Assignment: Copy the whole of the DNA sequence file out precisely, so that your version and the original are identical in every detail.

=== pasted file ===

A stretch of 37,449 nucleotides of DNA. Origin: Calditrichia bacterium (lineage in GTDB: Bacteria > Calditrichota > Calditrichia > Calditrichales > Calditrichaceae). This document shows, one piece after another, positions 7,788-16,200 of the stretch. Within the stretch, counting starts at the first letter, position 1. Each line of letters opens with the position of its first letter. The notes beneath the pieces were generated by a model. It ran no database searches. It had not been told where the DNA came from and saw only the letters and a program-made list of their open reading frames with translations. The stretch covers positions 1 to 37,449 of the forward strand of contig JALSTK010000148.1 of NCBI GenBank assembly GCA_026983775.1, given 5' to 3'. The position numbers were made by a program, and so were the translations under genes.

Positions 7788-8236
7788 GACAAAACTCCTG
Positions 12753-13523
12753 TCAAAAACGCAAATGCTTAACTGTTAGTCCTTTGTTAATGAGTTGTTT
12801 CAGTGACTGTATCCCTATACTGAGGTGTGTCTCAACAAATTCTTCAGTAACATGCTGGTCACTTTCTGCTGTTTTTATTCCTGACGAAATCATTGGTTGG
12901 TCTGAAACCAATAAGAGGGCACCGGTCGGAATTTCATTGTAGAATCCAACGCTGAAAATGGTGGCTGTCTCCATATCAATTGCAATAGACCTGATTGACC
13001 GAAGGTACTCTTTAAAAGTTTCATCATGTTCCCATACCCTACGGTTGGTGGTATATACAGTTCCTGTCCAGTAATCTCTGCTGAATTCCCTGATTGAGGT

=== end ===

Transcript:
A stretch of 37,449 nucleotides of DNA. Origin: Calditrichia bacterium (lineage in GTDB: Bacteria > Calditrichota > Calditrichia > Calditrichales > Calditrichaceae). This document shows, one piece after another, positions 7,788-16,200 of the stretch. Within the stretch, counting starts at the first letter, position 1. Each line of letters opens with the position of its first letter. The notes beneath the pieces were generated by a model. It ran no database searches. It had not been told where the DNA came from and saw only the letters and a program-made list of their open reading frames with translations. The stretch covers positions 1 to 37,449 of the forward strand of contig JALSTK010000148.1 of NCBI GenBank assembly GCA_026983775.1, given 5' to 3'. The position numbers were made by a program, and so were the translations under genes.

Positions 7788-8236
7788 GACAAAACTCCTG
Positions 12753-13523
12753 TCAAAAACGCAAATGCTTAACTGTTAGTCCTTTGTTAATGAGTTGTTT
12801 CAGTGACTGTATCCCTATACTGAGGTGTGTCTCAACAAATTCTTCAGTAACATGCTGGTCACTTTCTGCTGTTTTTATTCCTGACGAAATCATTGGTTGG
12901 TCTGAAACCAATAAGAGGGCACCGGTCGGAATTTCATTGTAGAATCCAACGCTGAAAATGGTGGCTGTCTCCATATCAATTGCAATAGACCTGATTGACC
13001 GAAGGTACTCTTTAAAAGTTTCATCATGTTCCCATACCCTACGGTTGGTGGTATATACAGTTCCTGTCCAGTAATCTCTGCTGAATTCCCTGATTGAGGT